Town centre futures: Evidence and ideas for recovery
This research, delivered by Centre for London, provides practical recommendations for how London’s Centres can work together to deliver short, medium and long term futures that are economically, environmentally and socially successful.
This report was commissioned by the Cross River Partnership (CRP) to enable its members and partners to think through and respond to the potential impact of the coronavirus on London. It is split into three separate sections, each offering different resources, which includes a thematic evidence review, a series of case studies and a number of policy recommendations to adapt to the lasting shock of the pandemic.
The thematic review begins by considering how we can plan our town centres to improve our health and wellbeing, and to make them adaptable in periods of rapid economic and social change. It highlights that the future prosperity of town centres will be dependent on factors other than retail and that high streets should be understood and championed as places of meaning and connection, where people live, play and work, as well as shop.
It continues by stating that the pandemic has impacted different parts of London in different ways and stresses that strong partnerships and shared visions will be essential to secure future economic success, focusing on how Community Asset Transfers (CATs) have worked in places such as South Norwood and Tottenham to generate and retain long-term social value by empowering communities to drive their own high streets forward.
The review then goes on to examine the pandemic in more detail, focusing on how it has caused footfall to shift from London’s core to its town centre suburbs, an effect described as creating a “doughnut city”. High streets have become focal areas for food shopping and essential services, independent businesses have been able to take advantage of an increase in deliveries and takeaways, and local outdoor markets have thrived as people are more likely to stay in their areas and are forced to be or prefer to be outdoors.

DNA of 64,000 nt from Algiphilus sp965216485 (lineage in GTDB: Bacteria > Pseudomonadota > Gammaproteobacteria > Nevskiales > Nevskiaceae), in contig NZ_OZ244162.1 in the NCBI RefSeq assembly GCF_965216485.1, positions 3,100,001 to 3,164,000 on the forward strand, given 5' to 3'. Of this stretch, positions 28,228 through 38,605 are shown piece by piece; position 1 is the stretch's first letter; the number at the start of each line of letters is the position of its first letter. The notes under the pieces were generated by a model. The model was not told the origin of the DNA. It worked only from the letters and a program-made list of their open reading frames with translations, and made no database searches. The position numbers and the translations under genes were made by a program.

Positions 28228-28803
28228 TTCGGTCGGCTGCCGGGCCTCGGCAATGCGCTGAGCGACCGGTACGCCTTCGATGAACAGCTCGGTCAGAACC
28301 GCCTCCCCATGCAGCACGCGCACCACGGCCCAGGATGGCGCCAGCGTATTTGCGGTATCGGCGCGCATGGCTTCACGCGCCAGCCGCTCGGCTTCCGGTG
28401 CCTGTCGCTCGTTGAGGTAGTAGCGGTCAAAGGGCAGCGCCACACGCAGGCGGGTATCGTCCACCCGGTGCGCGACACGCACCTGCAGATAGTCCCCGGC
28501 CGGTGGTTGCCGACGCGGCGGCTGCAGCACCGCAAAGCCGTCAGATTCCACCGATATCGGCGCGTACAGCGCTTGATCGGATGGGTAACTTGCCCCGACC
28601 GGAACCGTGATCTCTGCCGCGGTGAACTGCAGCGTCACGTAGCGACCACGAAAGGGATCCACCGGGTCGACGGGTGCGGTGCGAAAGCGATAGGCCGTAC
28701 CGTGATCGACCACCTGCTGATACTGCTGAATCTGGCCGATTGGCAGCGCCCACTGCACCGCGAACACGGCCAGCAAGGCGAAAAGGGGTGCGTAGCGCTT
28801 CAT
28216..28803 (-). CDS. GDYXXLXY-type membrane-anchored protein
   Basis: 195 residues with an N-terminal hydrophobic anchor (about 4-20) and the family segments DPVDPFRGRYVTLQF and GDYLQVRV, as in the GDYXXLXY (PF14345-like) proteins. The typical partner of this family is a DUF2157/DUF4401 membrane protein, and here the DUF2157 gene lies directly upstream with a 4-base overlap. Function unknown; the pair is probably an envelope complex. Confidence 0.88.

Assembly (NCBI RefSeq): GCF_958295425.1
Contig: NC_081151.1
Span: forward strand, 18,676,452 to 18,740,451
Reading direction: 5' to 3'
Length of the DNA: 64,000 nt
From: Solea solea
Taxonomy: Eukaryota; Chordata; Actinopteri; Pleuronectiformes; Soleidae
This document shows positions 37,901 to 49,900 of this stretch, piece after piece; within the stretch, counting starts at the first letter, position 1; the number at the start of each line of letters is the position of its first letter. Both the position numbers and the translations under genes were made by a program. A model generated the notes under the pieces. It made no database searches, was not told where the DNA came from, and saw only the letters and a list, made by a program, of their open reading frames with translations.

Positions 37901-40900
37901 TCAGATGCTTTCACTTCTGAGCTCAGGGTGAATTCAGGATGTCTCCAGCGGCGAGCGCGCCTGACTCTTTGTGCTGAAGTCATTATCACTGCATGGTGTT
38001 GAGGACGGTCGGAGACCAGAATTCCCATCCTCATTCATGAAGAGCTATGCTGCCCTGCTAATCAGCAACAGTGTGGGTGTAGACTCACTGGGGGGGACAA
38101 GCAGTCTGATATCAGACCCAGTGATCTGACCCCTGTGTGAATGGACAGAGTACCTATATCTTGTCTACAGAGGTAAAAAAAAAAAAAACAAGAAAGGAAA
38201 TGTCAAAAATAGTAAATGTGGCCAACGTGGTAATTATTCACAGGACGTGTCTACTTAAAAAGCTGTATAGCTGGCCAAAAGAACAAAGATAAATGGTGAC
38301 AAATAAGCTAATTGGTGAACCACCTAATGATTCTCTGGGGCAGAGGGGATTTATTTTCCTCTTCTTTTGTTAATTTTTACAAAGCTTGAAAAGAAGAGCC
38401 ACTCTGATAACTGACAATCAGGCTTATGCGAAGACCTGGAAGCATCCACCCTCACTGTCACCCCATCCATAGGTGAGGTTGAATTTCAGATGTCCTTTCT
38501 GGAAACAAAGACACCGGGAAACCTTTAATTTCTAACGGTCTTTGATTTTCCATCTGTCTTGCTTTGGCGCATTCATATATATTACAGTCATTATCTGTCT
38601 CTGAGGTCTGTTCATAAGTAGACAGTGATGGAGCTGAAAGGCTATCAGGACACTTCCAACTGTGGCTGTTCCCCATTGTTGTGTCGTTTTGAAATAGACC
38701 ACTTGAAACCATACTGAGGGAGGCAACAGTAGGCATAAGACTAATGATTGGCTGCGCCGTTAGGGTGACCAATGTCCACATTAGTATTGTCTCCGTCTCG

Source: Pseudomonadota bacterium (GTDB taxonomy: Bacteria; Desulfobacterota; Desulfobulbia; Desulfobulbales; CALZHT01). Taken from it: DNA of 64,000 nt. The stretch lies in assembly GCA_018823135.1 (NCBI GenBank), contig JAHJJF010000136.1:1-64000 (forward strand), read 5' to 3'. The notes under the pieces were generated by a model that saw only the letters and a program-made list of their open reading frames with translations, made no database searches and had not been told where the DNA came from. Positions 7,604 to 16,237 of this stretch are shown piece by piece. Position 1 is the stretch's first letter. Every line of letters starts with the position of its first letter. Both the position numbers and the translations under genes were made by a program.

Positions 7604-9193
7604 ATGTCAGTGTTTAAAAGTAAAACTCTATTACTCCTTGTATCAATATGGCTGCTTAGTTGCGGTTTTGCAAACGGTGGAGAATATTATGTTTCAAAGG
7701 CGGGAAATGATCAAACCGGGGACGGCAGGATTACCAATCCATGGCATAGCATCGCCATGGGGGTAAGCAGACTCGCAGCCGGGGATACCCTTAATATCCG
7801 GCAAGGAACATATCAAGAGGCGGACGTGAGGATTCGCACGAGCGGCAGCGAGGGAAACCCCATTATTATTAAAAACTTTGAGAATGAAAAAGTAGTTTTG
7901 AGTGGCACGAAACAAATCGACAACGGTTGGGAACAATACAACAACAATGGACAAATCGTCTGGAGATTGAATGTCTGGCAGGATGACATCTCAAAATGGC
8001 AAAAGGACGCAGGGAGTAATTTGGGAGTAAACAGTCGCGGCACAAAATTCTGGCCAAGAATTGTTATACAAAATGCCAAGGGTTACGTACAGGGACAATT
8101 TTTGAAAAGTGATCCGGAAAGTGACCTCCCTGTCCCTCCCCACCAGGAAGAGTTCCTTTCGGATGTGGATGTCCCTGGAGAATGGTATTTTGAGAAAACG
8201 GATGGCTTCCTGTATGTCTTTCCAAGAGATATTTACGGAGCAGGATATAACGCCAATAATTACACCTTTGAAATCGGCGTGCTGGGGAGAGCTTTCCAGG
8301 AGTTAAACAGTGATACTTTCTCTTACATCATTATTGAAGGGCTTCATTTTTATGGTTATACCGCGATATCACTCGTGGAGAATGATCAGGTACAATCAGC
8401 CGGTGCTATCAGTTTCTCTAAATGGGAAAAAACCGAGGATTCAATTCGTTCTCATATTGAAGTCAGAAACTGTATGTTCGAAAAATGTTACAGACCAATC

Themes such as active travel, Brexit and automation are then explored, before a series of case studies focusing on London’s town centres are highlighted to examine opportunities for growth, potential for risks and how they have adapted their vision through the creation of a Covid-19 recovery plan. The case studies include Burnt Oak in Barnet, Nine Elms in Wandsworth, Upper Street in Islington and Harrow Road in Kensington.
The report concludes by providing a list of 11 recommendations to act as practical steps for local authorities, Business Improvement Districts, the Greater London Authority and their partners to take in order to improve London's town centres in 2021 and beyond. It admits that not all the ideas will work in all places, and different areas may choose one or several in combination, depending on what has already happened and what the local priorities are.
These recommendations include a commitment to; support London’s creatives with outdoor performances and visual art displays, create new workspaces that suit the needs of remote workers and make roads healthier and more child friendly by introducing designs that facilitate active travel and reduce access for vehicle uses that contribute to air pollution. The report also recommends transferring assets to community ownership, in order to empower local people and deliver bottom-up change.
The report stresses that collaboration between groups – and in particular between the public and private sectors – is essential for these recommendations to have the most impact.
For more information visit https://www.centreforlondon.org/